Getting to grips with your gifted child
28 November 2020

Getting to grips with your gifted child

For some parents, learning that their child is gifted, is like learning they have just hit the jackpot. This, to them might mean, a great shortcut in their child’s learning journey

However, this is not as clear cut as it might seem. Having a gifted child in the family might be seen as a blessing, but it is not without its challenges. This is due to the fact that they will need to be supported to ensure they reach their full potential. This goal might be slightly more challenging, seeing as their child will have a bit more potential than most children their age. Bearing this in mind, there will be that fine balancing act to perform on the parent’s part.

So, on hearing the news, the initial joy might be dampened a little by the concerns of how to manage this new situation.

There is certainly quite a bit of information to help support a child’s learning, but most of it is geared towards gifted children in their early learning stages. The question then becomes, how does one cope when the child becomes older?

We have listed out some suggestions to help you navigate the situation. These tips can be used to help you support and encourage your child every step of the way.

On recognising that your child is gifted in some particular area of talent or intellect, it might be challenging getting the school system to recognise that special ability in your child. In general, mainstream schools are designed to accommodate the “average” range of children.  As a result, mainstream schools are obligated to provide a need that meets that standard. This is because most children do not fit into the category of being gifted or special needs in that respect.

One of the outcomes of being gifted and thereby ahead of the rest will be boredom. When others are working at a level much lower than a gifted child, if not regularly challenged, your child might become bored with the current level of work being done. They will complete it in record time and not know what else to do with their time. This will need to be managed carefully. Encouraging them to do things they are not as good at, will take them outside of their comfort zone and serve as new learning curves for them. This can help to keep them grounded – to know that it is ok to not to be as outstanding at everything. They might find fun in the activity, even though they don’t excel as much as they normally do in other areas. This will help to bring about that much-needed balance

This is something that you would do for any child, regardless of their level of ability, but for gifted children, it can take a bit more thought. In many cases, it can simply mean a bit more independence, such as a library card and the freedom to read whatever they like (and if that means twenty books on the same niche subject in a row, so be it). It may mean peace and quiet to get on with their studies or to take a break from working hard. It may mean the museum visits or talks that you would consider to encourage any child’s interests, but at a higher intellectual level than you might naturally choose.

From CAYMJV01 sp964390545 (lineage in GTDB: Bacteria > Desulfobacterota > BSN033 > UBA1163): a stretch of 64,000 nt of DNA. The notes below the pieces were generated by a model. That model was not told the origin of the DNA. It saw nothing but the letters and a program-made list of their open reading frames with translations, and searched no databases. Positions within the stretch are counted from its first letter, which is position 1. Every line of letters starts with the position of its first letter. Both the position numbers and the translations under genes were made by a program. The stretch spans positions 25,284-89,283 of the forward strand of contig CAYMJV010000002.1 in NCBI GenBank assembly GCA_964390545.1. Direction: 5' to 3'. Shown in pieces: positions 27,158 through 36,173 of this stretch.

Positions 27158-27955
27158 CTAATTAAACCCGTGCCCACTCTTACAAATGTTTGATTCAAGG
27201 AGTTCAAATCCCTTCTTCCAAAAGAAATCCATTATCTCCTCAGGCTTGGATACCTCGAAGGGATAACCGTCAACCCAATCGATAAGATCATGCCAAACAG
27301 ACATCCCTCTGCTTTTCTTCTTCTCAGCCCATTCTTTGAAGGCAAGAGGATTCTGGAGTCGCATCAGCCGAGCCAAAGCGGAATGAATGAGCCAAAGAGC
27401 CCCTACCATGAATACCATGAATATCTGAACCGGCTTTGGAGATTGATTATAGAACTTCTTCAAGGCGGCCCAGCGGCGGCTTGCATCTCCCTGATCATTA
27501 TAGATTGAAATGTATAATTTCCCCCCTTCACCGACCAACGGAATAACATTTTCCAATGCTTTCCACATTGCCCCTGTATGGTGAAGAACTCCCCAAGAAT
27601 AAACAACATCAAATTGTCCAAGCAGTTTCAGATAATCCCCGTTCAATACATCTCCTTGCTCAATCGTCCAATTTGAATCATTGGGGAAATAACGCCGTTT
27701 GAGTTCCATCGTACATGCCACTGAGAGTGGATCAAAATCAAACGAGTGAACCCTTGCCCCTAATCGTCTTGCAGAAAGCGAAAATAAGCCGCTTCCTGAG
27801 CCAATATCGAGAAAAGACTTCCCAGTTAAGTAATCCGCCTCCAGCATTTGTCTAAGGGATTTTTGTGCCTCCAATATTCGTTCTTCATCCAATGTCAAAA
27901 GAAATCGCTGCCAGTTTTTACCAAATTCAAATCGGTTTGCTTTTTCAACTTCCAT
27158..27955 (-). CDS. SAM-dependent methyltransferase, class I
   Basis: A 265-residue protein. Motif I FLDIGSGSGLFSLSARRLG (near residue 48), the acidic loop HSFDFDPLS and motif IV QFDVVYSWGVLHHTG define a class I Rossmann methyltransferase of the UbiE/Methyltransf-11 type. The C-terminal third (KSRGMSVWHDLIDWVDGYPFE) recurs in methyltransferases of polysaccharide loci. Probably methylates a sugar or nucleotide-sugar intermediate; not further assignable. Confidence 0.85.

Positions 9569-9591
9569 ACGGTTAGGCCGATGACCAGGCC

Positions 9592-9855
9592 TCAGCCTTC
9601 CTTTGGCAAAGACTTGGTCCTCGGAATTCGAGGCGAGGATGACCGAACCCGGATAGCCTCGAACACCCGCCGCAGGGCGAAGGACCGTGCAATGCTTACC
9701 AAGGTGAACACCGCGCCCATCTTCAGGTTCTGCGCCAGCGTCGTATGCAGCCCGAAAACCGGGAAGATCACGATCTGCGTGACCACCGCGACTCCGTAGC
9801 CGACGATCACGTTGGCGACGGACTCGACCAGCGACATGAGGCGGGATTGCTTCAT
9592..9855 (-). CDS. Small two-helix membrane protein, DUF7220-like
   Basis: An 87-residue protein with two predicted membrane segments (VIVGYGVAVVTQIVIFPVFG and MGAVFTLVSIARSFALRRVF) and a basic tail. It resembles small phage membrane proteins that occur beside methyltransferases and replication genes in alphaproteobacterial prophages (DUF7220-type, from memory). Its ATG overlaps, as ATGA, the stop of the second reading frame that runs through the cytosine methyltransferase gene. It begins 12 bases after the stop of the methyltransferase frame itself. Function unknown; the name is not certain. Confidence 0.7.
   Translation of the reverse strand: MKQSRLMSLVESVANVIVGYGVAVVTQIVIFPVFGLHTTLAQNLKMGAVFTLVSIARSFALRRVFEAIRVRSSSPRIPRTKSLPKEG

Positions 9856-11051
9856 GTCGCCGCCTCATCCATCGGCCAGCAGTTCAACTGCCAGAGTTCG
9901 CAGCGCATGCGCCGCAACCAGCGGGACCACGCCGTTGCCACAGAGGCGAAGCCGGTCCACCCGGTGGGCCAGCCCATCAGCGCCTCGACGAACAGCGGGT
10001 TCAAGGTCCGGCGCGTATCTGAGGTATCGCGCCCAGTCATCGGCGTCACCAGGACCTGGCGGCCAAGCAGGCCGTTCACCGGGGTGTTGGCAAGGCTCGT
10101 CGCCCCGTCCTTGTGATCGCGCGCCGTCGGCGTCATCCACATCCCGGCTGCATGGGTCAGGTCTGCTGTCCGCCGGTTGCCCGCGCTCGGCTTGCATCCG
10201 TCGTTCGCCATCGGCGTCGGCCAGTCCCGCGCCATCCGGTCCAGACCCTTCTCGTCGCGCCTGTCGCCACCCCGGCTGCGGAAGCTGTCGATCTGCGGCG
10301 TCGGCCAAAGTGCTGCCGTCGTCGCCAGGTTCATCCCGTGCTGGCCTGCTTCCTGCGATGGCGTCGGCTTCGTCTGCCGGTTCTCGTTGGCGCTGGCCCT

Find ways to further facilitate your child’s special skills. This could mean granting them access to more sessions to stretch them a bit more than is the case at school. Or introducing topics/sessions that could complement and feed into what they are currently learning, with a view to enhancing their knowledge/skills in those areas.

Signing your child up for camps that offer activities for gifted children, will enable your child to build on his/her skills. This will also give your child the opportunity to meet other gifted children.

Trips to places of interest – to inspire and boost their current knowledge levels, would also be great. These could be museums etc.

One thing that we should be doing as parents, is to have regular discussions with our children about how they are faring at school. This does not always have to be about the academic side of things, but should also cover the social aspects too.

Being gifted will certainly have its downside as well as the perks. These do need to be addressed in order to maintain that balance in your child’s life. Your child might start to compare him/herself with the other children in the class and (maybe) not understand why child A takes so much more time to complete a task that your child gets done in a fraction of the time. They will ask questions that you should be prepared to answer in the best way possible.

On the other hand, other children might be the ones scratching their heads trying to find the answer to this ‘tricky phenomenon’. In this case, they may resort to certain unsavoury techniques to express this, which might adversely affect your child. Again, a discussion will need to be had.

This might even happen closer to home – amongst the siblings.

There will be days where you may not know how best to cope or what next to do. This is where groups and forums may come in handy. You will meet other parents in the same situation, with whom you can get tips from, and bounce ideas off of. Always a good idea to take advantage of such opportunities.


Being gifted should generally be seen as a blessing. But it can very quickly become a burden (for all involved) if not managed well enough. Hopefully, the tips above will steer you in the right direction, to help you and your child enjoy the situation.

 Need help managing that gift…? No Problem. Our Programmes, though curriculum-based, are taught at a much higher level than in mainstream schools. So there is every opportunity for your child to not just benefit from our sessions, but to improve, excel, and go on to lead the pack!

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